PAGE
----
And so it is that I have always had a deep appreciation for stories about Martin Luther King, Jr. Every time I read about or watched his powerful “I have a dream” speech following that hateful act in civics class, I believed he was also speaking to me, a young Jewish girl seeking to understand why someone would want to hurt me because of my religion, just as people wanted to hurt him because of his skin color. I hoped his vision included a world where black and white children played together alongside children of all other races and religions, too. After all, one of the core tenets of Judaism is to “love thy neighbor as thyself,” a commandment which comes with no qualifications or asterisks. MLK’s words and brave actions in the face of extreme danger gave me hope at a time when I was terrified, hope that we would all — White, Black, Jewish, Catholic, Muslim, Gay, Straight, you name it — find a way to love one another wholly and unconditionally. His words continue to bring me hope today, especially in light of recent events in our country like the white supremacist rally in Charlottesville and the horrific murder of eleven Jews worshiping at Shabbat services in a Pittsburgh synagogue.

While many believe we have made significant progress both as a society and as a country, racial and religious discrimination still lurk behind dark corners. It is sickening — and thus vitally important that Martin Luther King, Jr.’s legacy is taught to and celebrated by children around the globe. Why? Because MLK is a hero to us all, and his legacy will continue to motivate future generations to carry out his great vision. His mighty words can find a home within every person’s heart and soul. They have the ability to inspire each and every one of us to reject prejudice and strive for a society where equality, compassion and respect reign supreme.

I sincerely hope that if you do one thing on Monday, January 21st or during Black History Month this February, you read a story about Martin Luther King, Jr. with your children and students. There are phenomenal picture books about MLK’s life that can be discussed with kids of all ages, and I cannot stress how important it is to share this one lesson with the next generation: Hate is a learned behavior. Only when we listen to one another and embrace our glorious differences can we eradicate hate and replace it with love.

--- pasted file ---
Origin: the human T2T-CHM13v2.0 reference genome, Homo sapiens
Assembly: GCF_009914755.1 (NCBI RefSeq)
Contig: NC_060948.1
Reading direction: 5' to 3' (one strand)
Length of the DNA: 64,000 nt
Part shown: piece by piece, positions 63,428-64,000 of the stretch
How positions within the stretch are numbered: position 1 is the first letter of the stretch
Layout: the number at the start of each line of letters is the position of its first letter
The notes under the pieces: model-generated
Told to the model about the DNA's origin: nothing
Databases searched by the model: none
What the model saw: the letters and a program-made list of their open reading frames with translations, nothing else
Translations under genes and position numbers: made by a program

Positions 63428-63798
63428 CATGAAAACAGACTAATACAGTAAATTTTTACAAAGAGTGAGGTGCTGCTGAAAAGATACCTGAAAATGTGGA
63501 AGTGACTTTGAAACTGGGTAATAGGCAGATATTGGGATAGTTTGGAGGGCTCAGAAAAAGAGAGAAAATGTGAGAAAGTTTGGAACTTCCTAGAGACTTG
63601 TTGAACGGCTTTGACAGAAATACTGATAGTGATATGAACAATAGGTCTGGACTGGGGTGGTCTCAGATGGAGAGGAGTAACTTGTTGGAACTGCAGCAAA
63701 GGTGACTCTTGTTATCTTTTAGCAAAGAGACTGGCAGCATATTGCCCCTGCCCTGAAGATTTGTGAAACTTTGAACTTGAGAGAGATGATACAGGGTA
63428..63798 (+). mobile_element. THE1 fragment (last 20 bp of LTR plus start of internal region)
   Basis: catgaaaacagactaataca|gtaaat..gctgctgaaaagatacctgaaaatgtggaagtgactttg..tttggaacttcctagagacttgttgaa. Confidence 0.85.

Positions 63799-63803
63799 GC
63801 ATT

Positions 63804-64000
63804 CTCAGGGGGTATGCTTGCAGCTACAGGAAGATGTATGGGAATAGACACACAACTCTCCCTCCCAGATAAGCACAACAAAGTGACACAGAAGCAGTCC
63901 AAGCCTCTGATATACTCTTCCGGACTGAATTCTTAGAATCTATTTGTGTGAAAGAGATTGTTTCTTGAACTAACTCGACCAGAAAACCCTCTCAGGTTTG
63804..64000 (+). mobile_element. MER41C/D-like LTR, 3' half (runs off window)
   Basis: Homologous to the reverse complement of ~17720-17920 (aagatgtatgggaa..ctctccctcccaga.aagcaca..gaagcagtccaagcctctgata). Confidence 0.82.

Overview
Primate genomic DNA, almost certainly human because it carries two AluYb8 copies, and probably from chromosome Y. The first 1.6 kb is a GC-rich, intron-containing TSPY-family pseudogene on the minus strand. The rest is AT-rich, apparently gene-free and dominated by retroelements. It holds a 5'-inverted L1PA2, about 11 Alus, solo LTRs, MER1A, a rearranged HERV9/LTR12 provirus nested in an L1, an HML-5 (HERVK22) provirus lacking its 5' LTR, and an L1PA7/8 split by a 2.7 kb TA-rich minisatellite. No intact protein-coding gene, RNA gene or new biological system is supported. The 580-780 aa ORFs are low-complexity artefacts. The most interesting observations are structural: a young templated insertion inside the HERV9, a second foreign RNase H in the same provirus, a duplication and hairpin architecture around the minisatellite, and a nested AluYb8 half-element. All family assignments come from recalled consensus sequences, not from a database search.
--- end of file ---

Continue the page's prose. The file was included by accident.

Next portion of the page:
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We hope you enjoy these remarkable books as much as we do.

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Be a King: Dr. Martin Luther King Jr.’s Dream and You, by Carole Boston Weatherford and illustrated by James E. Ransome: I love reading this beautiful book with my youngest students, for it imparts all of the values MLK stood for, without going into the more painful details of his journey. This book encourages a new generation of young people to be kings by emulating MLK’s remarkable character traits and actions. The lovely illustrations show kids how they can reenact his teachings in their own lives by always standing up for peace, breaking the chains of ignorance, and stamping out hatred by putting a foot down and standing tall.

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Martin’s Big Words: The Life of Dr. Martin Luther King, Jr., by Doreen Rappaport and illustrated by Bryan Collier: Through his own famous quotes, this beautiful picture book brings MLK to life. Beginning with his life as a young boy and his vow to one day get “big words” like his father, to his death at a garbage worker’s strike, this biography is a fabulous introduction to one of the most prominent voices of the Civil Rights Movement. This is one of my favorite books to read with early elementary students, for its simple narrative that doesn’t stray from the gritty facts but hits all the right notes for younger readers. Age appropriate, powerful, and elegant.

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I Have a Dream, by Dr. Martin Luther King, Jr. and illustrated by Kadir Nelson: On August 28, 1963, MLK stood on the steps of the Lincoln Memorial in Washington D.C. during the March on Washington. It was there he delivered one of the most powerful speeches our nation has ever witnessed. His words from this monumental speech are paired with Nelson’s exquisite paintings, making this a magnificent book to be treasured, memorized and honored for generations to come.

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I am Martin Luther King, Jr., by Brad Meltzer and illustrated by Christopher Eliopoulous: We absolutely love the Ordinary People Change the World series for the way it tackles big stories and remarkable heroes in a kid-friendly, accessible manner. Through comic illustrations and word bubbles, this story gives voice to MLK as a child, then subsequently showcases his journey to changing the American landscape through peaceful protests and powerful words. This series is a favorite of my students.